Dealing With Insect Lawn Damage

Dealing with Lawn Bugs

In order to control pesky insects in the lawn, including Cotinis nitida (the June bug) and the Masked Chafer, you need to understand their life cycles, their body types, and what they like to eat.

Cotinis nitida, the June Bug

The June Bug does the most damage to the lawn in its larval form. (That's the immature form that looks like a worm or caterpillar.) Adult June Beetles lay eggs in the soil in the summer. The larvae live in the soil under the lawn eating soil, humus, and lawn grass roots. In the spring, they pupate in the soil and emerge as adults (green flying beetles). The adults eat the fruits of peach trees.

These pests are really not a threat to lawns. They're more of a problem if you want to grow fruit trees, than anything. Don't worry about controlling them in the lawn.

Masked Chafer

Masked chafers are not so innocuous, though. This pest primarily attacks Kentucky Bluegrass and tall fescues. It can also attack bermudagrass in the warmest areas of the country. Larvae masked chafers are the most damaging in the pest's life cycle. The larvae are grubs, and are particularly damaging in areas where Japanese beetles are under control. (In a sense, the masked chafer takes the place of the beetles.)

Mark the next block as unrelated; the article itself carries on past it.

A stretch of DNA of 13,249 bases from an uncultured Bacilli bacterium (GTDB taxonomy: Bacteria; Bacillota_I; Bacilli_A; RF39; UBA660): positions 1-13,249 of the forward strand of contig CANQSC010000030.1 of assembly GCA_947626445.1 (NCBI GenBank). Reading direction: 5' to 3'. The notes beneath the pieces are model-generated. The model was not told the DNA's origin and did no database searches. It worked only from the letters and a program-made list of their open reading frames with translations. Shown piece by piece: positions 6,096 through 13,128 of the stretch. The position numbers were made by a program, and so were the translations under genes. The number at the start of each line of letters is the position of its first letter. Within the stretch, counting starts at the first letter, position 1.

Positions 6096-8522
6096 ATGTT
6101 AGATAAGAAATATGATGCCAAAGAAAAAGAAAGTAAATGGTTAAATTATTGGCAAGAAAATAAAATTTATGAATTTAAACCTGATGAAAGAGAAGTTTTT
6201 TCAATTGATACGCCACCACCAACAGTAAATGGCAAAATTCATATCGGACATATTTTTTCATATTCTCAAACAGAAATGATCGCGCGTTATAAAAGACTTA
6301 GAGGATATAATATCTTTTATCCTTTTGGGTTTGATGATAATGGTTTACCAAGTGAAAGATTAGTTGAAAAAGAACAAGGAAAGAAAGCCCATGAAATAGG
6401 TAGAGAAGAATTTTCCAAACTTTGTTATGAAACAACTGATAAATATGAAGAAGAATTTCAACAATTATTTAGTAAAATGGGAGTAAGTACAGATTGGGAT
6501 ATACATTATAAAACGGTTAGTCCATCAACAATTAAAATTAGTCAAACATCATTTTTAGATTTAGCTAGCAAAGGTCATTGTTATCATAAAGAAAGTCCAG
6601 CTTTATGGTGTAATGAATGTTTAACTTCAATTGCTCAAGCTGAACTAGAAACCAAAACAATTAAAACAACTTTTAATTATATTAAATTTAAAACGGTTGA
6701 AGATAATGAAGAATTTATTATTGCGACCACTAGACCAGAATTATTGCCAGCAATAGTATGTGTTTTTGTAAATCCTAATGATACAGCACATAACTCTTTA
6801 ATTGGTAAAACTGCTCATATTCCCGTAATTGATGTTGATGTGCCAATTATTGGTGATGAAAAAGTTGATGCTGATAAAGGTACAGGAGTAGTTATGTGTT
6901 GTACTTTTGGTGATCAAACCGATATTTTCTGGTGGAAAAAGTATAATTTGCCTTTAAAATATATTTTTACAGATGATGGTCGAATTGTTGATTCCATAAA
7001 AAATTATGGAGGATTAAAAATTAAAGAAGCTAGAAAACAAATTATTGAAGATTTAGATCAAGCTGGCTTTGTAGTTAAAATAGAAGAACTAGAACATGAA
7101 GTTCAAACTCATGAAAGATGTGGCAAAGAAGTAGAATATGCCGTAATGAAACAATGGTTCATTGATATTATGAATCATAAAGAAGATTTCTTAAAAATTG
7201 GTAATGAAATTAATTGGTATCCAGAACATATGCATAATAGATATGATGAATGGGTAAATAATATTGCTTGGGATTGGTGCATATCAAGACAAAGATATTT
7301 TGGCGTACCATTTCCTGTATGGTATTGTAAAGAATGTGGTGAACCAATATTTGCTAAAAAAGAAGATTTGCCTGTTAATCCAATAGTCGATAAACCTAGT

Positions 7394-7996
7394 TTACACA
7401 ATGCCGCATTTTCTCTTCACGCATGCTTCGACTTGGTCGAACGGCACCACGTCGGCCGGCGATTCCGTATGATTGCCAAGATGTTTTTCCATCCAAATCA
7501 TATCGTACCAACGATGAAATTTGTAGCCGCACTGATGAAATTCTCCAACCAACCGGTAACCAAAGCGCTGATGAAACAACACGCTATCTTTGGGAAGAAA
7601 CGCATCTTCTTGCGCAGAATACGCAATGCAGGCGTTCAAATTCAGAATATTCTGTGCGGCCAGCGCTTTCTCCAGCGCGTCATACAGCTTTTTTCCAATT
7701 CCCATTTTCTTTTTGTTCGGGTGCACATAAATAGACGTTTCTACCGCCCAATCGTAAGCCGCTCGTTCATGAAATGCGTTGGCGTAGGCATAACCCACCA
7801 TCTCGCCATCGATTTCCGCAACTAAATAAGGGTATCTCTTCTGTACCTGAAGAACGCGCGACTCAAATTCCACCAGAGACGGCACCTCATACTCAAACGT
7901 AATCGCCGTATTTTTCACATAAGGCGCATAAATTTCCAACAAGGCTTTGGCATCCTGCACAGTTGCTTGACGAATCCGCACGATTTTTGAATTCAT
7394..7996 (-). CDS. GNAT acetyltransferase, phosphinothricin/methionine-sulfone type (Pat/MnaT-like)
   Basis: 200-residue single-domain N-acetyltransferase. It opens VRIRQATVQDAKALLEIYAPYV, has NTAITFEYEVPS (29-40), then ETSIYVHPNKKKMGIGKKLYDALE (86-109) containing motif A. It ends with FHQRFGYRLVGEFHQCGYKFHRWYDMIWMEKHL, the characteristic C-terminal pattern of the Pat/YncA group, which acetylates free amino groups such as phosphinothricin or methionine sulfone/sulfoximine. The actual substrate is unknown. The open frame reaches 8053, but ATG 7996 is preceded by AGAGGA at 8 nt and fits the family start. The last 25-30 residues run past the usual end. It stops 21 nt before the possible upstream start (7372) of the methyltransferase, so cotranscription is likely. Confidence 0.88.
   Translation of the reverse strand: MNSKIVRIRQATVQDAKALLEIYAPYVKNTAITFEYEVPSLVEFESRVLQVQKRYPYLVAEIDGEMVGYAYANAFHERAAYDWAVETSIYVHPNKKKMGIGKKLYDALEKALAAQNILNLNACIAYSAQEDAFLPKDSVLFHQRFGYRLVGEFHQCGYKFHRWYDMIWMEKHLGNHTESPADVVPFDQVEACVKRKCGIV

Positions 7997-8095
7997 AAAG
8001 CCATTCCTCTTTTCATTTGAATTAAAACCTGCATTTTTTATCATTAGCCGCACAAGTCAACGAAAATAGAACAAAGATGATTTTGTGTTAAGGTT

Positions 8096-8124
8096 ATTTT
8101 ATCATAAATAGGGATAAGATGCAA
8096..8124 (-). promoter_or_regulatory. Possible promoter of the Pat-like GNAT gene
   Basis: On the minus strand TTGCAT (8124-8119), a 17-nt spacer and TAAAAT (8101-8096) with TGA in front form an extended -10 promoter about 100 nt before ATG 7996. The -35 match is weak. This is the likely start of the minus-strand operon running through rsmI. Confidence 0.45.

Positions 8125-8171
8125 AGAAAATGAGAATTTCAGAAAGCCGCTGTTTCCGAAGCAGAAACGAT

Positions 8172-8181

The larvae are close to the surface of the soil, eating plant roots, in the mid to late spring (April and May) and again in the fall (September-October). That is when damage will show up. Lawn grass affected by masked chafers will not recover from drought and will die in uneven patches.

You can use traps to catch the adults during the mid summer. Keep irrigation to a minimum during the summer, as water encourages the survival of the insects. Milky spore is not effective in controlling masked chafers, unfortunately. There are some insecticides (grub treatments) that are affective. You have to select treatments that will work on masked chafers, not just Japanese beetle grubs. The grub control must be applied when the grubs are actively feeding at the top of the soil.

Remember-the key to good lawn insect control is timing the control so that you're targeting the right best at the right time for the chemical.

 
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